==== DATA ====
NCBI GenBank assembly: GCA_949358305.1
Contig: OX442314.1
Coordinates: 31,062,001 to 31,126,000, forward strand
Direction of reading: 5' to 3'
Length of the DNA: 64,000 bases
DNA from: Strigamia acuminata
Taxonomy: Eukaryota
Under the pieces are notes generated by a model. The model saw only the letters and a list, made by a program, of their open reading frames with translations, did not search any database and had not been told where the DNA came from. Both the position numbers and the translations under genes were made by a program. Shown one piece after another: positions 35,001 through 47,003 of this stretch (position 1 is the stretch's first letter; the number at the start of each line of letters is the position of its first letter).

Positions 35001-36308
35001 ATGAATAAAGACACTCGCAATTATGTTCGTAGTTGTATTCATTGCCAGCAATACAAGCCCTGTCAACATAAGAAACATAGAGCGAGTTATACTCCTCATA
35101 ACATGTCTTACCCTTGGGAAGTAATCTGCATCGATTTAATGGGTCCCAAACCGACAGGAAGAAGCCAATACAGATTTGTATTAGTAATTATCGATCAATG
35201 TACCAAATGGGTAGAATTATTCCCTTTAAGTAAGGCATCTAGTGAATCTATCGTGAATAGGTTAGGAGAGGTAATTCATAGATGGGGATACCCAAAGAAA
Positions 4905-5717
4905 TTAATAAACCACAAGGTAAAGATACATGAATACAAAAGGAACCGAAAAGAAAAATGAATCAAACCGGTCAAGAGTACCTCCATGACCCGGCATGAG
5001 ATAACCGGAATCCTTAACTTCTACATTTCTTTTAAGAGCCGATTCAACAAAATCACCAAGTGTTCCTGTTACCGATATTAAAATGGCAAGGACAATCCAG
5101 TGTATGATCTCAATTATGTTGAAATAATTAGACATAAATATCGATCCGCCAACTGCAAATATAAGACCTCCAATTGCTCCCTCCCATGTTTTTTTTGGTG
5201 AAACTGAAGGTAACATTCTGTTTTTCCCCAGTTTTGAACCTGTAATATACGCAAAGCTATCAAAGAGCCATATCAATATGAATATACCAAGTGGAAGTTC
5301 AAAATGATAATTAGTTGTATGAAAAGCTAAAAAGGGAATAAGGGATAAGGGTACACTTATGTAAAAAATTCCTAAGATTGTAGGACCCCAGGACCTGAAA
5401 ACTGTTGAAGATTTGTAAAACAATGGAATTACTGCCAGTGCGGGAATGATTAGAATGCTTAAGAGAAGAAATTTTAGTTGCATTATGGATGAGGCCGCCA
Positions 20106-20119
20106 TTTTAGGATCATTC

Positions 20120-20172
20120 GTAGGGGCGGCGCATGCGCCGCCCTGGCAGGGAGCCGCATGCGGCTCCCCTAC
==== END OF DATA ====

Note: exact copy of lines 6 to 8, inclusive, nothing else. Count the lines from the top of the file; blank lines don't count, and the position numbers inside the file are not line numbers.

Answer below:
DNA from: Strigamia acuminata
Taxonomy: Eukaryota
Under the pieces are notes generated by a model. The model saw only the letters and a list, made by a program, of their open reading frames with translations, did not search any database and had not been told where the DNA came from. Both the position numbers and the translations under genes were made by a program. Shown one piece after another: positions 35,001 through 47,003 of this stretch (position 1 is the stretch's first letter; the number at the start of each line of letters is the position of its first letter).